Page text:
You are on page 1of 4

Population Policy History in Mexico

In 1930, Mexicos first population policy was created to promote


population growth by encouraging:
Marriage and child bearing
Maternal and child health
Immigration
Repatriation of emigrants

1947 - the population policy was amended to promote even higher


immigration. At that time, Mexicos population was increasing by
approximately half a million people annually.

1950-1970 - During this time period, Mexicos population was


increasing rapidly. The population of Mexico nearly doubled since it was
growing annually at a rate of 3.2%, which at the time was one of the
highest rates in the world.

1960s elites privately funded family planning programs became


increasingly active.

1972 the population had reached 54 million, from 20 million in 1940.


President Echevarria, a traditional pronatalist, announced the creation
of a national family planning program.

1974 the creation of a national population council. The Mexican


government amended the population policy for the second time. The
constitution was amended to ensure the legal equality of men and
women and to enshrine access to family planning as an individual
right. In doing so, Mexico became the second country in the world to
incorporate family planning into its Constitution.

Mid-1979, a survey conducted by the National Fertility Survey


estimates put the population growth rate at 2.9%, within sight of the
2.5% target set for 1982 by new president Lopez Portillo.

The government goal is of a 1% population increase by the year 2000.

SWOT Analysis (Mexico)

Strengths:
The general law of population of 1947 was successful in promoting population growth
that strengthens labor.
In 1972, as planned, the population has reached 54 million from 24 million in 1940.

President Echevarria, announced the creation of a National Family Planning Program,


which led also to the creation of a National Population Council.

Weaknesses:
Smaller families lost traditional values
It does not address one of the biggest issues in Mexico which is
ABORTION.
Mortality rate rapidly dropped during the 1960s

Opportunities:
In 1960s, Elites privately funded family planning programs and became increasingly
active in Mexico.
It emphasized the use of education, information and
communication to build a demographic culture
They created a few institutions that helped enforce this law rural
health program and the Mexican institute of social security.

Threats:
International migration reduced Mexicos local working-age population.

Economy: Philippines vs Mexico

Economic and policy developments

The Philippines remained a strong performer in the region,


despite slow global growth. Coming from a slow start in the first
half (H1) of 2015 due to weak government spending, the economy
bounced back in H2, bringing full year growth to 5.8 percent in 2015.
Among the major economies in the region, the Philippines is behind
China and Vietnam only.

Sustained high non-agricultural growth and effective


government programs are helping to improve the welfare of
the poor. Recent estimates suggest that extreme poverty decreased
gradually between 2012 and 2014. Extreme poverty is estimated to
have decreased from 10.6 percent in 2012 to nine percent in 2014.
After a decrease of only 0.3 percentage points between 2009 and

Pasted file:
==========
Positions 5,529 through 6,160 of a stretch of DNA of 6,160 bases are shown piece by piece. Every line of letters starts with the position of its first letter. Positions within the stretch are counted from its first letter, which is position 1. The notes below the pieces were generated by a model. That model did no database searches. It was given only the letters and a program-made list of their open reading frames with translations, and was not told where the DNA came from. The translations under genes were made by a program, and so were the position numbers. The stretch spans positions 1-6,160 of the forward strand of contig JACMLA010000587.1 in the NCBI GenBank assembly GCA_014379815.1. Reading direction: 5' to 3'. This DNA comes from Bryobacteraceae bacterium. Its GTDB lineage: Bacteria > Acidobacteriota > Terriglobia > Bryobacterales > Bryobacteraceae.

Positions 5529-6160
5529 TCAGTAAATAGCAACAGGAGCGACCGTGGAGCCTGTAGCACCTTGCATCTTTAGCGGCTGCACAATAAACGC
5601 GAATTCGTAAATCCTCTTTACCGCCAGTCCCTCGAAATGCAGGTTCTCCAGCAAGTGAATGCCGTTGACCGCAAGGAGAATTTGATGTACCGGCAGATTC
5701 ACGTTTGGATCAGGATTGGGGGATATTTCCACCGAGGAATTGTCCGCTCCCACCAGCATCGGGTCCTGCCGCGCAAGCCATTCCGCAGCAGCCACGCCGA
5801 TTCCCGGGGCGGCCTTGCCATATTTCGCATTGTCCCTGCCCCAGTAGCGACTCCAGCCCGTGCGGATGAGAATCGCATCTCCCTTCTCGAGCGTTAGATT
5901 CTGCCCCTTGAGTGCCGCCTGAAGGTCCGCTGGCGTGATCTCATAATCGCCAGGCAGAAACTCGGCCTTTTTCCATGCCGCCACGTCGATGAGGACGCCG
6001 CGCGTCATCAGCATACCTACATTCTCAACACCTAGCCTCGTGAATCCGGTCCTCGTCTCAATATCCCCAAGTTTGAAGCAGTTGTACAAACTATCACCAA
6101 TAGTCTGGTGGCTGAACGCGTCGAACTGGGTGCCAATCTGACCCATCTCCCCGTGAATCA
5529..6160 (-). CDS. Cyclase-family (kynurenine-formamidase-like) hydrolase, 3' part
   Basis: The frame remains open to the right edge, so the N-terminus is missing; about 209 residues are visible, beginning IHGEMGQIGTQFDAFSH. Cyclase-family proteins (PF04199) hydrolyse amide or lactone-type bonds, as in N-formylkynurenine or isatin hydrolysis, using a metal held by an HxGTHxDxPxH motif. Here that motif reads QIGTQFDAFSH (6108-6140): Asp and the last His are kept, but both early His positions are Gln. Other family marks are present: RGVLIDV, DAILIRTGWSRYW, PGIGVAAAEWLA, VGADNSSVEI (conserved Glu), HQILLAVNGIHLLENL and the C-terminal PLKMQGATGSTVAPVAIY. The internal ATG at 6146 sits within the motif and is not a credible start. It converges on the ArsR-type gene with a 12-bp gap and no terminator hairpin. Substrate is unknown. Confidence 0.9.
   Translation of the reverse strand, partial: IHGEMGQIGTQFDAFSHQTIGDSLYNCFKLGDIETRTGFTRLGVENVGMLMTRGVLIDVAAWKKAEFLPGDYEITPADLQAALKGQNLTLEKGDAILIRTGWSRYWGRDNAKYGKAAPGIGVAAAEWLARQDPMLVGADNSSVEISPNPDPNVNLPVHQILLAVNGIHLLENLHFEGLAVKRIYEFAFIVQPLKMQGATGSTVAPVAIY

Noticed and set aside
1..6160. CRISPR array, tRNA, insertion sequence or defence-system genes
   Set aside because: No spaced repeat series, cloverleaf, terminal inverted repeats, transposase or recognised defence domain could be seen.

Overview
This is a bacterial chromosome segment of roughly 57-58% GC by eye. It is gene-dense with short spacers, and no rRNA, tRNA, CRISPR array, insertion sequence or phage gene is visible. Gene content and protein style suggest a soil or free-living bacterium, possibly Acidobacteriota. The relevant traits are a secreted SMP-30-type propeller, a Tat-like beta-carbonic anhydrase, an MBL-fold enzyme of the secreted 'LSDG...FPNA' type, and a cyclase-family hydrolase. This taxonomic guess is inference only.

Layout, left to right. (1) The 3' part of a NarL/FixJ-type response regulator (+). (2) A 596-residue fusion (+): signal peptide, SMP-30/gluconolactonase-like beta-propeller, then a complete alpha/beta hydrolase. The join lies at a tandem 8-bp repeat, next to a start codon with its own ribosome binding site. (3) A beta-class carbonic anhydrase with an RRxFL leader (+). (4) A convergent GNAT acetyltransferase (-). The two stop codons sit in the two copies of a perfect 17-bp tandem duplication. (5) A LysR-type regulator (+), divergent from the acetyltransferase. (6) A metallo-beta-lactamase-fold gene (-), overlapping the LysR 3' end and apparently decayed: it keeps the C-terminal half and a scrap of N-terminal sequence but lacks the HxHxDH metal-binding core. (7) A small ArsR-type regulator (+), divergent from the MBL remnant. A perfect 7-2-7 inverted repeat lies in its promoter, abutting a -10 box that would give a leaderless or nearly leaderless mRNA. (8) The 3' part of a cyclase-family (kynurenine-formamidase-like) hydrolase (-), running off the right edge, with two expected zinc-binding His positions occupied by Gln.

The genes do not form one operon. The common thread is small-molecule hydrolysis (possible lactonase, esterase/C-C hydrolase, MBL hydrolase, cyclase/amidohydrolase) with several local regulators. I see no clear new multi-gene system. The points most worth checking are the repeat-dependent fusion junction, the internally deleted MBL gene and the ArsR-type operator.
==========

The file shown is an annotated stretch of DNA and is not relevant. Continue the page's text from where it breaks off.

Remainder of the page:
2012, poverty fell more rapidly between 2012 and 2014, according to
revised purchasing power parity (PPP) estimates. However, high rates
of structural poverty remain, especially among households depending
on agriculture.

Prospects and risks. In the near-term, economic growth is likely to


remain strong and is projected to accelerate to 6.4 percent in 2016
before tempering slightly to 6.2 percent in 2017. Faster growth in 2016
would be driven by favorable domestic factors. Private consumption
would remain robust, aided by low inflation and spillovers from
increased spending due to the upcoming general elections.
Investments will likely support growth as implementation of private
sector, budgeted infrastructure, and public-private partnership (PPP)
projects accelerates.

These growth projections incorporate a number of risks which


have remained kbroadly the same since the October 2015
edition of the Philippine economic update. The key risks are
uneven recovery of high income economies, slower than anticipated
growth of large emerging market economies, financial market
volatilities, slower remittance growth from oil exporting economies, the
continuation of El Nio in H1 2016, delays in PPP projects, and
uncertainty around the outcome of the election.

Inward investment. The Philippines has seen a spate of inward


investment in recent years, with the likes of Tesco, Marks & Spencer
and Debenhams all popping up in Manila. In addition, a number of
multinationals, such HSBC and Shell, have outsourced their back office
and IT operations to the Philippines. "We have the best investment
incentives in the region and a trusted, loyal and educated English-
speaking workforce. India is number one in outsourcing globally, the
Philippines is number two."

References:

Elena Zuniga Herrera, Commission on Population and Development.


Population policy in Mexico and its relationship to development. November 7,
2013.
http://www.un.org/esa/population/meetings/panel_policy_MDG/Zuniga.pdf
Revender Sembhy. How the Philippines is Emerging as a key Asian economy.
June 19, 2015. http://www.ibtimes.co.uk/how-philippines-emerging-key-asian-
economy-1507072

Economy Watch. Philippines Economic Development. June 29, 2010.


http://www.economywatch.com/economic-development/philippines.html

Focus Economics. Philippine Economic Outlook. January 24, 2017.


http://www.focus-economics.com/countries/philippines